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Visit the National Railway Museum vast halls of giant locomotives. Escape your home and dive into the past, present and future of the railways. Meet world-changing inventions like Rocket and come face-to-face with the fastest steam locomotive in the world.

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  • The name Rocket was chosen by George Stephenson, the ‘Father of Railways’ and of Robert, after he had read an account of military rockets developed by Sir William Congrave in 1805 at the Royal Arsenal Woolwich.

  • Rocket’s first trials were at Killingworth Colliery, near Newcastle. It was then dismantled for transportation over land to Carlisle and onward by sea to Liverpool where it was put back together ready for the competition.

  • Rocket took part in the opening celebrations for the Liverpool & Manchester Railway on 15 September 1830. Sadly this occasion was marred by tragedy when the Rt Hon William Huskisson, Member of Parliament for Liverpool, was run down by Rocket , and later died of his injuries, after straying onto the track while talking to Prime Minister, the Duke of Wellington.

  • In 1862 Rocket was donated by its then owners, Brampton Colliery, to the Patent Office Museum in London, that became the Science Museum, and so was saved for the Nation.

  • There have been at least nine full size replicas of Rocket, including one commissioned by Henry Ford and now on display in the Henry Ford Museum, Dearborn, Michigan, USA. But only the National Railway Museum has the original, now on display at York, together with two of the replicas. One is a working locomotive that steams from time to time, while another is partly sectioned to show how the locomotive worked".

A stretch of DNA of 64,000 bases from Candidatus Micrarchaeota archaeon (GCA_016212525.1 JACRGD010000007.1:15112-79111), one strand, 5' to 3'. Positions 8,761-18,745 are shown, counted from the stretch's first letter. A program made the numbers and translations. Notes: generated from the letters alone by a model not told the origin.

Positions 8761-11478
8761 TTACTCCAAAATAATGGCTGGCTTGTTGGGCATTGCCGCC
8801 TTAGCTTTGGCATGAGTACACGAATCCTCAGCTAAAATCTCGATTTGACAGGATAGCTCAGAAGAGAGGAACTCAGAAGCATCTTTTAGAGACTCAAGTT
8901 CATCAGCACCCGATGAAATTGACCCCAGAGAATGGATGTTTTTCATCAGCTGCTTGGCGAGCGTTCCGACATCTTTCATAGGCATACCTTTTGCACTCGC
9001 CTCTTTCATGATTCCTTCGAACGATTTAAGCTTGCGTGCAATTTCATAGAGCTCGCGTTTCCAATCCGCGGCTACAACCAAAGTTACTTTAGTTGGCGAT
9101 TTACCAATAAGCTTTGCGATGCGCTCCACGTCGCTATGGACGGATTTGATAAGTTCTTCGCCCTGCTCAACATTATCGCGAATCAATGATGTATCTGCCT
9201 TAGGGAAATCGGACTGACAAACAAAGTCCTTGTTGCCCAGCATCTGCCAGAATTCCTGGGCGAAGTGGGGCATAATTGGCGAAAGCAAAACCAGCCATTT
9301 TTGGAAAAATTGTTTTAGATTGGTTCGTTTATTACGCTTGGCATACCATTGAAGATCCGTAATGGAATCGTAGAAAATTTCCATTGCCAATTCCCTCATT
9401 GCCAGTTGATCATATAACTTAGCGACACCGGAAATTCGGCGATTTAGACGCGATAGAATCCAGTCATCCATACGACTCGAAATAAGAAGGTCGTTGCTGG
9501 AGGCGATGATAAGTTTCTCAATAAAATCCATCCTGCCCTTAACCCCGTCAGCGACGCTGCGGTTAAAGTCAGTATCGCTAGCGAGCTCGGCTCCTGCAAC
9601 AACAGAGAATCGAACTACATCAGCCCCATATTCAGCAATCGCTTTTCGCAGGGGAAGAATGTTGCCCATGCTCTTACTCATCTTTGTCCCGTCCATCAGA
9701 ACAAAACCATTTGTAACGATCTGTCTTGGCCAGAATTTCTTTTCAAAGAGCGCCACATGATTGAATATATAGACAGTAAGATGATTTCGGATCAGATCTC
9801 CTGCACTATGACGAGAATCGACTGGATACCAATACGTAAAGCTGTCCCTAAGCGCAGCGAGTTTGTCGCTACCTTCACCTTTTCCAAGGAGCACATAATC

Philip Benham, Chairman FNRM

This is the original Rocket—George and Robert Stephenson's world-changing locomotive which kick-started a golden era of innovation.

Behold the beauty of Stephenson's Rocket, built in 1829 to run on the Liverpool and Manchester Railway—the world's first inter-city passenger railway line.

"Rocket was not the first steam engine, but it is certainly one of the most significant—and it combined all the technological innovations available at the time to create one engine that was faster and more reliable than anything seen before".

Anthony Coulls, Senior Curator NRM

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Rub shoulders with railway legends from the past 200 years—from history-makers to record-breakers, Great Hall is home to some awe-inspiring engines.

Jump on board the high-speed Japanese bullet train—the only one of its kind outside of Japan—and learn about travel on the world's fastest passenger rail network. Ignite your imagination with talks and tours from our Explainers, see our impressive turntable in action, and relive Mallard's record-breaking 1938 run in our exhilarating simulator experience.

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